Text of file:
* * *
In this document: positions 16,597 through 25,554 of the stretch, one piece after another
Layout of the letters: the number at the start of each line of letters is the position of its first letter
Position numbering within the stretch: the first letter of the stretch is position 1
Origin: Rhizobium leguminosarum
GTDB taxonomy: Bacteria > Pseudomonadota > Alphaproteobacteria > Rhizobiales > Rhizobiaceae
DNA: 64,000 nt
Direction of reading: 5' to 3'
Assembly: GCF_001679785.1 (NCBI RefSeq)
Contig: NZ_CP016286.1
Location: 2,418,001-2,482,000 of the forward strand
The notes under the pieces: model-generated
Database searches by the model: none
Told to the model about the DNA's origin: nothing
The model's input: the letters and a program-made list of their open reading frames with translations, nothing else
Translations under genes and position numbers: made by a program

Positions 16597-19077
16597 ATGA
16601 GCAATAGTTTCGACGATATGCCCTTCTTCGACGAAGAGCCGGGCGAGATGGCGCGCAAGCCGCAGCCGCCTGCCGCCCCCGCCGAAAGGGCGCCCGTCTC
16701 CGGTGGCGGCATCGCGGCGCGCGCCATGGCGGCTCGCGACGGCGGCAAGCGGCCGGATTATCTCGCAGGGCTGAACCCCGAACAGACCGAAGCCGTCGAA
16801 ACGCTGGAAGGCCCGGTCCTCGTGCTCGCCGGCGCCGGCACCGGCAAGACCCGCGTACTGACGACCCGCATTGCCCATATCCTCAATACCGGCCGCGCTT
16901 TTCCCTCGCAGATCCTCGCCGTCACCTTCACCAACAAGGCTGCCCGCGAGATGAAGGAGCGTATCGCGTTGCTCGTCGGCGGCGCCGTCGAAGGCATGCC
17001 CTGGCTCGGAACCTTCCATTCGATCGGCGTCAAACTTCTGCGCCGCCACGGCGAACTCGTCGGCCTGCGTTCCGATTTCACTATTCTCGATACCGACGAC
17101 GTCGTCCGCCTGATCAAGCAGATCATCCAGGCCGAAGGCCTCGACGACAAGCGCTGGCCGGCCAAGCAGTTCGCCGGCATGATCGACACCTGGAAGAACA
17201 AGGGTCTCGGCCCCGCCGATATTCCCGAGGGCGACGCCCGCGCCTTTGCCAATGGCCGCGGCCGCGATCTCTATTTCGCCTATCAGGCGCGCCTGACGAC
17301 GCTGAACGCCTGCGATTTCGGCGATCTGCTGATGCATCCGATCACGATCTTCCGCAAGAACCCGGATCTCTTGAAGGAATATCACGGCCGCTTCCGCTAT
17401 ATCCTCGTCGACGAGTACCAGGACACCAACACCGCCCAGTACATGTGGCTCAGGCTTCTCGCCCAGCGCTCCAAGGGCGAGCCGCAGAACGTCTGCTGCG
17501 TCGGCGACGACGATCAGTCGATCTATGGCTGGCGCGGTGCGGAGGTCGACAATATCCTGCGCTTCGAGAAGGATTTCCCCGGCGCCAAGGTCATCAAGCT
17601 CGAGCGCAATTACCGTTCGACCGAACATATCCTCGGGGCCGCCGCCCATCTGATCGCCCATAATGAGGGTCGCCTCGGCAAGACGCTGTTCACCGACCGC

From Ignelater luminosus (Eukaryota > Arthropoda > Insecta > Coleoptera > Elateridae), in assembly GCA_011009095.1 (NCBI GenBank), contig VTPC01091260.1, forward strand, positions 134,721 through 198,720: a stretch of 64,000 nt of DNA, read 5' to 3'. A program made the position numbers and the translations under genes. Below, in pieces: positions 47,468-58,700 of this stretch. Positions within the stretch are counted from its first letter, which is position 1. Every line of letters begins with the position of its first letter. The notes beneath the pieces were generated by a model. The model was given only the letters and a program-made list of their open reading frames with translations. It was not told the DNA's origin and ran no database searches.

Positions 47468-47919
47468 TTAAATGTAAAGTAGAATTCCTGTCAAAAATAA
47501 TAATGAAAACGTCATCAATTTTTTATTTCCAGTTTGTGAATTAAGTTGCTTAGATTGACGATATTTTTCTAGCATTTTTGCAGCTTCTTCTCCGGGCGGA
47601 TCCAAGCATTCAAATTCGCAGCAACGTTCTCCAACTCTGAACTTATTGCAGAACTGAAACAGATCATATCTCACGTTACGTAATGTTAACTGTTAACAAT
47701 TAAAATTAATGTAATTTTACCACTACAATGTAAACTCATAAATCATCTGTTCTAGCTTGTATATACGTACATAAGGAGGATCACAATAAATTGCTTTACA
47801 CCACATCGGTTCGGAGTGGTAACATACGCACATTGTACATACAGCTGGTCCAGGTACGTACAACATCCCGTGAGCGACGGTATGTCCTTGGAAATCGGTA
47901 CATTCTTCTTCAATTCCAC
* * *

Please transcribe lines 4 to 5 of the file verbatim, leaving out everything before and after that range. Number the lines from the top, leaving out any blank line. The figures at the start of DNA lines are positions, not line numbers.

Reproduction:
Origin: Rhizobium leguminosarum
GTDB taxonomy: Bacteria > Pseudomonadota > Alphaproteobacteria > Rhizobiales > Rhizobiaceae